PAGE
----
Learning a professional shorthand can be a great skill, but we wanted to emphasize the value of allowing a personal system to develop, either naturally or by concentrated effort. We found ourselves falling into a system where we have abbreviations that we use consistently, like the weird 3 with a line in it for “and” or the w/ for “with.” Then we’ll drop vowels where we find it helpful or leave out whole words when we know we can. Other people advocate putting together your own shorthand, in a similar way to how some twins will invent their own language. The main tip there is to invent phonetic symbols you can quickly understand, then use them to represent sounds, which is exactly how shorthand works anyway, you’re just personalizing it.
Limit Notes to the Core Points
This is another one of those tips that feels obvious, but even in our own experience, one of the hardest note-taking habits to break is the compulsion to copy everything down verbatim. Many a college classroom has been dragged in molasses when someone asks to go back to the previous slide and many an aspiring journalist has sabotaged an interview they were conducting because they wanted to be able to directly quote everything their subject said. In most situations, you don’t need exact wording or a literal depiction of everything that happened. Leave that to court stenographers.
Think about it this way. If you were meeting with a banker to talk about getting a mortgage, how would you record the proposed interest rate. It’s just a preliminary meeting, so you don’t have a contract or anything drawn up, but you still need to know the info. Would you make sure you copied down, “Well, Mr. Johnson, by the looks of your credit score, we can offer you what we think is a reasonable rate of 4.5%”? Or would you just put “int. rate 4.5”? It’s the same for just about every other situation. Get the important bits and cut out the fluff around them.
Audio Recording Transcription Tips
Sometimes there’s no substitute for an audio recording. It lets you go back through whatever it was you were doing at your own speed. You can pull exact quotes, remind yourself of the tone of the conversation, and really pick apart the information if your situation calls for that kind of dissection. The problem becomes how you convert that audio into skimmable words.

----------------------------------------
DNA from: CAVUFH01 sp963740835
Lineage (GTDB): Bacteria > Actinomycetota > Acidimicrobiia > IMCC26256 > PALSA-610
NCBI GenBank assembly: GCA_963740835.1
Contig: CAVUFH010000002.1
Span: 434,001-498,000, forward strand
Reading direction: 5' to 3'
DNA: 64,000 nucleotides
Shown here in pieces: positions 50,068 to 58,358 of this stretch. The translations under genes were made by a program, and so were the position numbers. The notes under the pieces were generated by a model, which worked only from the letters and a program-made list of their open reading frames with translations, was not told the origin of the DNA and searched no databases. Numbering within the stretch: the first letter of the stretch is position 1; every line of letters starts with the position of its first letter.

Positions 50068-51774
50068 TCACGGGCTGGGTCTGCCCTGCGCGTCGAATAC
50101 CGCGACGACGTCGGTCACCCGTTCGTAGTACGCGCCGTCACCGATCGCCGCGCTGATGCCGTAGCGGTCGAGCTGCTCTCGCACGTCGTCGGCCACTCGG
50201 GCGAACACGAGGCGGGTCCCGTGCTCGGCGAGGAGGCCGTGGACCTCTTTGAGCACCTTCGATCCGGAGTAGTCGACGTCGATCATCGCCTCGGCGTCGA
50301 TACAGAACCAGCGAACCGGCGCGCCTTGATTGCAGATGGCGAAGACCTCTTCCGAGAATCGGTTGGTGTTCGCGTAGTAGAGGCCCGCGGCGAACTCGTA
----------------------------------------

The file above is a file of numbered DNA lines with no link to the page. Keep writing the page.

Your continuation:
Obviously you can handwrite everything. It’ll be exhausting, but, for your effort, you’ll get an exhaustively complete transcription of everything that was said. In this case, the old school approach is still the most reliable, even with the specter of hand cramps and carpal tunnel hanging over you.
And it really is the most reliable. It’s crazy, but we haven’t been able to find software where you upload your audio clip and it’ll spit out a full transcription. We could be wrong, but we’ve looked around a lot and haven’t found anything yet. Hell, if we are wrong, point it out to us. We’ll take a few seconds of embarrassment if it means we get common sense audio technology.
What does exist is software that can reliably convert spoken words into a script in real time. We jury rigged a dumb looking thing where we took a podcasting microphone, put it next to our computer speakers, then blasted our recorded interview at full volume with Google Drive’s free speech-to-text feature listening in. It worked surprisingly well, though we did have to go back over a few of the more confusing points and correct them. If you’re looking for a quick and dirty fix to your audio transcription issues, it’s worth a try.